Tuesday, August 30, 2011

A modest proposal for NASA

The Senate wants NASA to build a specific rocket using specific contractors in specific districts. The rocket scientists in the Senate have also specified a specific payload mass: 130 tonnes. This is to be done even though NASA hasn't had a budget to work with in years, only a series of Continuing Resolutions, and all foreseeable indications are that NASA's budget is going to go down, not up. Also, there is no payload on the drawing boards that weighs 130 tons and must be launched all at once as a single unit. The two different mass specifications above are also courtesy of the Senate rocket design specialists.

If one wished to be uncharitable, one would suppose that a few Senators with powerful positions on committees overseeing NASA and with NASA contractors in their states were constraining the design space for NASA not for the good of the nation but to get themselves re-elected.

However, let's be charitable. Let's suppose the Senate rocket designers in fact have a 130 ton/ne payload in mind, a super-secret payload that has super-secret funding, because it sure isn't funded through NASA's budget continuing resolutions.

Let's suppose the SLS (Space Launch System or Senate Launch System, take your pick) gets built and the Senate gets to launch Super Secret Payload number 001. What? You mean that there has to be more than one payload to justify development of an entirely new rocket system?

Suppose that they get the rocket built and integrate the payload, and SLS could lift 130 tons to orbit but SSP001 is 130 tonnes. Oops! Meh, that sort of thing happens at NASA from time to time. Or suppose SSP001 is 129 tons, but once they get it up there they realize they need something twice as big. They can't do orbital rendezvous, which has hardly even been tried at all except in assembling Mir and ISS. So they'd need a rocket that could lift a 260 ton payload all at once. And eventually they'd need a rocket that could lift twice as much as that.

Well, why go for half measures? Why not just build the rocket we'll eventually need, right away?

What I propose is that NASA build a rocket capable of lifting 16 million tonnes to escape velocity. Surely that would be the biggest single payload that NASA would ever need. If we do that, then NASA will finally be able to get started with Beyond Earth Orbit manned exploration.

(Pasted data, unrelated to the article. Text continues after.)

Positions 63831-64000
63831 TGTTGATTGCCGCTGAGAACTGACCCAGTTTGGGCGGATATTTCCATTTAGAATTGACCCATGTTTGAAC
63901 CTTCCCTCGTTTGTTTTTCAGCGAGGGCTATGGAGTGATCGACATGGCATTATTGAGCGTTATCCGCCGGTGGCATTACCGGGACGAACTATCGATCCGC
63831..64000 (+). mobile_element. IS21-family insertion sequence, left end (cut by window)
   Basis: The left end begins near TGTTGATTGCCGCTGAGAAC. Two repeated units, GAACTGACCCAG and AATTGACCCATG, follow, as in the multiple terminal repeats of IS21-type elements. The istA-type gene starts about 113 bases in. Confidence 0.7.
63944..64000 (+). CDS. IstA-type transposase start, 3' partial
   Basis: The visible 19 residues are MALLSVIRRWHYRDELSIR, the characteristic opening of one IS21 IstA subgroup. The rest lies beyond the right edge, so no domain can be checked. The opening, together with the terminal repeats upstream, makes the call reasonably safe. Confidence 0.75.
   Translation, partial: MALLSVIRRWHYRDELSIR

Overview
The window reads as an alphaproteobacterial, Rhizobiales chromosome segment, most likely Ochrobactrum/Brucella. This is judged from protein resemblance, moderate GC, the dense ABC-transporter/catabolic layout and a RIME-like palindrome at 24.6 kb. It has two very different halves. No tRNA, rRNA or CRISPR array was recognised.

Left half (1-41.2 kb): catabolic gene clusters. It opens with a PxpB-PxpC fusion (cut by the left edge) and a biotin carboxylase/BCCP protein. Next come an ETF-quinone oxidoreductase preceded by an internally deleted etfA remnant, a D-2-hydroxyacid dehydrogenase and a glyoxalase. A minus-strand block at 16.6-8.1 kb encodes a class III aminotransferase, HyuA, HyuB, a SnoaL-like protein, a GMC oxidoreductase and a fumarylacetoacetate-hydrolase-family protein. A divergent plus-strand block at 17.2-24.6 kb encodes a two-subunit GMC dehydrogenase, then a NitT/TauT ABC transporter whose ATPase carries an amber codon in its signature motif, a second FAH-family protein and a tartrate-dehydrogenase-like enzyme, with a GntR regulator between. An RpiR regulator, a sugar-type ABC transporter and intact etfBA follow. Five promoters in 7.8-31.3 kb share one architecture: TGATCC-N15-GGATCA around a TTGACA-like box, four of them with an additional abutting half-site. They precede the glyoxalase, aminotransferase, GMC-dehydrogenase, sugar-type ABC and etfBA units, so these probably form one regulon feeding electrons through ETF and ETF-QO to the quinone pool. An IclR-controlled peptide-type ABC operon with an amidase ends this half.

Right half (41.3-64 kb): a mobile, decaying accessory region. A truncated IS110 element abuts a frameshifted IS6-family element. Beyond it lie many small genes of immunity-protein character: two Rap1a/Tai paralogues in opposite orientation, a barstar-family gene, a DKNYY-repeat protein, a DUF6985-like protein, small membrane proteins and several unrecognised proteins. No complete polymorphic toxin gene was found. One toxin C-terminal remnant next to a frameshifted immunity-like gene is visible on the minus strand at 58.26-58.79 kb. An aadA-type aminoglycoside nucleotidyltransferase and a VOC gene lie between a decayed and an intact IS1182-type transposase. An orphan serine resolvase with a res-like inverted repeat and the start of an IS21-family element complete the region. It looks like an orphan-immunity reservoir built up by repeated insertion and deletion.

To be conservative, let's use 12 km/s as our delta vee and 300 s for our specific impulse. If we further assume that the mass of the ullage is negligible, the rocket equation gives us a total fully-fueled mass for our Somewhat Large Space Transport of around a billion tonnes.

Now that's a rocket!

Of course, a full flight test of such a rocket would be very expensive. And the logistics of mounting such a huge payload on top of the SLST would be difficult, thus employing lots of people in key congressional districts. There's also the minor inconvenience of there being no possible launch pad capable of supporting that mass without burning down, falling over, and then sinking into the swamp.

However, Gaia has smiled upon us, and what was once thought an environmental disaster of Biblical Plague proportions could literally be the launchpad to the future. Apparently (and I haven't been following this too closely, just what I see on CNN) the Gulf of Mexico is some sort of oil-slick covered watery desert of death due to some British guys or something. Well, liquid Oxygen and liquid Hydrogen are lighter than water, so you could just float the whole rocket out into the Gulf and you don't even need a launch tower. I totally stole that idea from Sea Dragon. Any launches of the SLST wouldn't harm any wildlife in the Gulf because that's all dead from corporate greed or something which was probably Bush's fault anyhow. My details on this are kind of hazy because I haven't been watching CNN much lately.

All the unemployed people in the Gulf States could then be put to work either by physically manhandling the 16 million tonne payload onto the SLST or by joining hands and singing Kumbaya. Either way, it's financial stimulus. It'll be a huge financial stimulus when that sucker gets launched, too.

note: The US Capitol building and its grounds cover about 16 city blocks, so about a 400 meter by 400 meter area. At 100 tonnes per square meter, that's 16 million tonnes.

Saturday, August 20, 2011

Online Introduction to Artificial Intelligence Class

Stanford University is giving a free online class in Introduction to Artificial Intelligence. The course is presented by Sebastian Thrun and Peter Norvig, and is based around the textbook Artificial Intelligence: A Modern Approach. I signed up for the course two days ago, and 13000 more signed up since then; there are now 113 thousand people signed up for this unique opportunity. Sure won't hurt their book sales, either.